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Sensor firm scoops innovation award

28 September 2018, at 7:44am

Osmo Systems, a Silicon Valley-based startup that makes a new type of water quality sensor for the aquaculture industry, won the Innovation Award at the GOAL conference in Ecuador this week.

The firm won for their OsmoBot, which provides 24/7 water quality management and eliminates the need for offline or outdated monitoring systems that many farmers still use today.

Zach Stein, CEO and co-founder of Osmo Systems, collects the 2018 GOAL Innovation Award
Zach Stein, CEO and co-founder of Osmo Systems, collects the 2018 GOAL Innovation Award

“To achieve predictable yields in aquaculture, farmers need better tools to collect more data,” said Zach Stein, CEO and co-founder of the company. Stein argued that a significant portion of the biomass loss in aquaculture are due to unexpected changes in water quality, a problem that can be better managed with the OsmoBot.

When Osmo Systems went out and asked fish and shrimp farmers why they weren’t monitoring every pond and tank more consistently, the farmers replied that – quite frankly – it’s complicated. Stein and his team saw that one hurdle to effective water quality monitoring is the lack of specialised sensors. The sensors available for purchase were mostly created for waste water companies and scientific laboratories, meaning that they are incredibly precise, complicated to use and not portable.

“[The industry] needs innovation at the sensor level, and we believe that innovation should be 100 percent focused on the needs of aquaculture farmers.” Stein says.

The company has worked hard to make their platform user friendly to minimise the knowledge gap that often accompanies the implementation of new technology on farms. The OsmoBot provides 24/7 surveillance, and users get alerts whenever measurements of water quality go awry. The sensors calibrate themselves and farmers are alerted when the cartridge is expired or when it needs to be cleaned.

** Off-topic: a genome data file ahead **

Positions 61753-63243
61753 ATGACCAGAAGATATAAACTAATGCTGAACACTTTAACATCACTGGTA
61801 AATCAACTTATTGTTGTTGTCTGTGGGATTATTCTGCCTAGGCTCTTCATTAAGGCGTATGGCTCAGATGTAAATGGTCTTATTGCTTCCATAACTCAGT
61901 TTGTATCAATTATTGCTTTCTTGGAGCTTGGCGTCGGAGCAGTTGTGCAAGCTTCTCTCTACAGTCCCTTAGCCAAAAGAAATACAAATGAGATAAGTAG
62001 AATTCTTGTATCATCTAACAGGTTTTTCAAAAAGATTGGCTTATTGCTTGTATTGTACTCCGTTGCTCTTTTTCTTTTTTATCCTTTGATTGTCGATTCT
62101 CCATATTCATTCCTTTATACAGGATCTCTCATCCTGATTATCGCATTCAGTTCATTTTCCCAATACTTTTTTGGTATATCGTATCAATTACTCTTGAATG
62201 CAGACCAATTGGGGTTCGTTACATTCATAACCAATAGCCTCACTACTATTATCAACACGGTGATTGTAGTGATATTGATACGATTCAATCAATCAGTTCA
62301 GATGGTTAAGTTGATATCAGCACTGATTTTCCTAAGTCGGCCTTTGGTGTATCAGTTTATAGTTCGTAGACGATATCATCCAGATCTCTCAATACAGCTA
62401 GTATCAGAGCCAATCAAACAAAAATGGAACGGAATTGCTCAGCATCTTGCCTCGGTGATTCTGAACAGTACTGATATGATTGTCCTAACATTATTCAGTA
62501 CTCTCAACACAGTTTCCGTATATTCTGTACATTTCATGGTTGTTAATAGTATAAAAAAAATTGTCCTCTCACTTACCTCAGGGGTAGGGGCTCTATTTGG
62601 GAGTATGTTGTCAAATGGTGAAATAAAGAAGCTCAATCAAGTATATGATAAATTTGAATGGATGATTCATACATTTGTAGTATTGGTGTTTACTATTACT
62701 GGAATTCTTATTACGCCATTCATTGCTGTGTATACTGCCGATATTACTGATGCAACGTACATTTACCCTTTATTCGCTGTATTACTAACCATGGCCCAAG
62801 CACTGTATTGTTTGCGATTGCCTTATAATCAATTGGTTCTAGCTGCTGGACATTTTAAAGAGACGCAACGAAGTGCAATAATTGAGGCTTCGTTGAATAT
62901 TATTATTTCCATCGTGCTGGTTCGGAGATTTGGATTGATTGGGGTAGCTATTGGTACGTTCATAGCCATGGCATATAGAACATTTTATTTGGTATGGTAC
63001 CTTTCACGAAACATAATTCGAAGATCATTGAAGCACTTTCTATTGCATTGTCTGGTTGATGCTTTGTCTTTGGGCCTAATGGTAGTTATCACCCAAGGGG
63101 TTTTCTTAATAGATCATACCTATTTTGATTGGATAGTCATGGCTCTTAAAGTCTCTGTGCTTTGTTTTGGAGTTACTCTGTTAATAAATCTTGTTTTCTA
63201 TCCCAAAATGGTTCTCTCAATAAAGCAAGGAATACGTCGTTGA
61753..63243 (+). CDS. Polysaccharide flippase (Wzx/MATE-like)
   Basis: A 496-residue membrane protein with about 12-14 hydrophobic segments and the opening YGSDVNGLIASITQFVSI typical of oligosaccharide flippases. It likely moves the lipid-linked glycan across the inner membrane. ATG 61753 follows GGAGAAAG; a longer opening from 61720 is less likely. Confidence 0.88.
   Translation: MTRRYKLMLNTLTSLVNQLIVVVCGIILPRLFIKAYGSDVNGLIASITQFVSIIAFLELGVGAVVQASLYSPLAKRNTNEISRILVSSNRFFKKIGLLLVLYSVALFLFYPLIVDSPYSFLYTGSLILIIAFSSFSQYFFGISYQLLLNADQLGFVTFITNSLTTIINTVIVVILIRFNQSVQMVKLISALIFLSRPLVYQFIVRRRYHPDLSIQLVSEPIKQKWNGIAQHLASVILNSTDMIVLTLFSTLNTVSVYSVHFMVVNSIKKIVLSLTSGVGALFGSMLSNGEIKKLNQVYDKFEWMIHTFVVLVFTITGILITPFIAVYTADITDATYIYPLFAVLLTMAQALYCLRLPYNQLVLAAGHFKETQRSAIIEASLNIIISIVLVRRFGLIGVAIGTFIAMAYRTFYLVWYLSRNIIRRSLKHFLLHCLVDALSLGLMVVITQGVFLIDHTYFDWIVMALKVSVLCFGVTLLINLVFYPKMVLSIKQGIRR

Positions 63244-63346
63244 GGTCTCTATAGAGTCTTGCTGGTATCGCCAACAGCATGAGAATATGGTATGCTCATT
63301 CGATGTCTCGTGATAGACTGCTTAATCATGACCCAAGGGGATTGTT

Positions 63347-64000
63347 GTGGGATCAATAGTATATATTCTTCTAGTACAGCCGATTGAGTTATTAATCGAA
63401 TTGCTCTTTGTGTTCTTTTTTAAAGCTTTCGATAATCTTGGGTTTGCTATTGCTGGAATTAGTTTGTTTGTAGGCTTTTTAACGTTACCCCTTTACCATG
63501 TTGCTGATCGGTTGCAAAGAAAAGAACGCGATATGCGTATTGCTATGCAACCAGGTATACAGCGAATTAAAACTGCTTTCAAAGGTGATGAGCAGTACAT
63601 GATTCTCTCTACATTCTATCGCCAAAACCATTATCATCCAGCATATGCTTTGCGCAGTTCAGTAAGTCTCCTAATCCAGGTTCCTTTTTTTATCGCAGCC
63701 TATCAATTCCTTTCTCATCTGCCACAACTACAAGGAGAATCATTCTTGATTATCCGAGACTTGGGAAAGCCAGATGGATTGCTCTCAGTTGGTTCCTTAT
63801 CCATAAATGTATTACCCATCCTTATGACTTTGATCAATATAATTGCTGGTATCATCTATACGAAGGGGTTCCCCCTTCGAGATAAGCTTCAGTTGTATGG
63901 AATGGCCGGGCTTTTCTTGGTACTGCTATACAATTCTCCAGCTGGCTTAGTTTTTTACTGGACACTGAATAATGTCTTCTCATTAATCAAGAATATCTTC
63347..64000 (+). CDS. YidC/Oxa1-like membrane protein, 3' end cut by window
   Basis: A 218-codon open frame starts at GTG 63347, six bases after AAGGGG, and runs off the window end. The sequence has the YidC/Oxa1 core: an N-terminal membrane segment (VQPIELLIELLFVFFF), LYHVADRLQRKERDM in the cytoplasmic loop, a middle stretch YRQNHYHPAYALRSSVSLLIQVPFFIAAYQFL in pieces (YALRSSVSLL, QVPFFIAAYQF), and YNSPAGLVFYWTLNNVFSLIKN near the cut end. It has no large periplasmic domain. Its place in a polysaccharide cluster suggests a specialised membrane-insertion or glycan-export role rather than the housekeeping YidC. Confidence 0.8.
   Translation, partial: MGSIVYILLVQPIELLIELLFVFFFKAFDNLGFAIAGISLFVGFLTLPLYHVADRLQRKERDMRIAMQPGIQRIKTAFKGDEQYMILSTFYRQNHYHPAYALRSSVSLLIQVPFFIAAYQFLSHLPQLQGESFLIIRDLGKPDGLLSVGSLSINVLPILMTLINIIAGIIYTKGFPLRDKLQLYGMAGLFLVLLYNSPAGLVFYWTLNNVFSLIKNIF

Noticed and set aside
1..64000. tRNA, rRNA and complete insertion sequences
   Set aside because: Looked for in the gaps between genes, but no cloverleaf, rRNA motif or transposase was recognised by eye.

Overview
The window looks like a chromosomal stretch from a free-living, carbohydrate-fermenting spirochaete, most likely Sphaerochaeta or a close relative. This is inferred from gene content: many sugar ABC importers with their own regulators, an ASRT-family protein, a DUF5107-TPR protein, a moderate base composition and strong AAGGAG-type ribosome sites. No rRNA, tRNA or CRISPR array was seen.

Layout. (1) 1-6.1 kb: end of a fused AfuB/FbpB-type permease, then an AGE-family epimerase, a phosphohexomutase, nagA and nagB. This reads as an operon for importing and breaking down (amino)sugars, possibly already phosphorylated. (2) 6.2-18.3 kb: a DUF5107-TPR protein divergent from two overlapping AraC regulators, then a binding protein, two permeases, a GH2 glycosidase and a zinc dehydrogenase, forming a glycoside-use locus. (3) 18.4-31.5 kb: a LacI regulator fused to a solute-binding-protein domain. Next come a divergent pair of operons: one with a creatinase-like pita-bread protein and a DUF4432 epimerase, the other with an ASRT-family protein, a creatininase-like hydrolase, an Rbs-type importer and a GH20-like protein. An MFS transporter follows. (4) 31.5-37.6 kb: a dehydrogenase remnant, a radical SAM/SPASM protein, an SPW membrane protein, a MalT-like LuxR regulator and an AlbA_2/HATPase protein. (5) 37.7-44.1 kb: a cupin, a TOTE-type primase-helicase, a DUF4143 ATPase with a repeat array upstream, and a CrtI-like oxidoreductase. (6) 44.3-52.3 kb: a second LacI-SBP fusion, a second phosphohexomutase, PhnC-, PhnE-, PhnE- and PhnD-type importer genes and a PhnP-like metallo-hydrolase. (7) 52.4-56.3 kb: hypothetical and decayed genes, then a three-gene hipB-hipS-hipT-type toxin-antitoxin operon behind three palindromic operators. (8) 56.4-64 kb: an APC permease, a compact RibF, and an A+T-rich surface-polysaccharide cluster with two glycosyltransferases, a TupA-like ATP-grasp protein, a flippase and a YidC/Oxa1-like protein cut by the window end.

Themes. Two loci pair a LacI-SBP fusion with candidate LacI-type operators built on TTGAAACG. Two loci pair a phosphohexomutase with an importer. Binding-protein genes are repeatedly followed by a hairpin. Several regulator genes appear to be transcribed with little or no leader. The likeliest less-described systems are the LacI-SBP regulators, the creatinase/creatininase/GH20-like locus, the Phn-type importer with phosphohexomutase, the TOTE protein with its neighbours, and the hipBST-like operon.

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“We’ve combined multiple parameters into one sensor,” Stein explains. Their first product monitors dissolved oxygen, pH, temperature and ammonia. The company’s next step is to release a sensor that also monitors water colour, turbidity and salinity. Osmo Systems only stepped into the aquaculture world in 2017, but Stein and his team are planning to run trials with shrimp farms in Ecuador in 2019.

The three finalists
The three finalists

The other two finalists in this year’s award ceremony were VakSea and Maqui New Life (MNL), which both focus on novel health products.

VakSea is a Maryland-based startup that is producing oral vaccines for shrimp in pellets made from insects. Using cabbage looper larvae meal and their vaccine formulas, VakSea is creating immune boosting proteins for the aquaculture industry. “Vaccinations are not feasible in shrimp,” the company’s CEO, Mihir Pershad, explains. Pershad believes that orally delivered vaccinations are the future of shrimp aquaculture, reminding the audience that “by 2050, we’ll need to produce as much protein as humanity has produced in the last 8,000 years.” He believes that this increase in demand for protein will require a successful increase in sustainable aquaculture efforts such as shrimp farming.

Santiago-based MNL has an impressive track record of using science to provide innovative solutions to health problems. The Chilean company’s success with their products for human health led them to develop Futerpanol, an immunostimulant for salmon that is based on botanical biomolecules and marine algae. Their product is an additive formulated for veterinary use in feeds and can be incorporated in salmon diets from the time of first feeding. MNL Group is on track to provide Futerpenol for shrimp feeds as well.

Tarah Mayes is a recent graduate from the University of Stirling with an MSc in Sustainable Aquaculture, where she focused on fish nutrition and the health effects of omega-3s on Atlantic salmon. As a California native, she is passionate about the development of sustainable aquaculture in the United States through science-based solutions and effective legislation.

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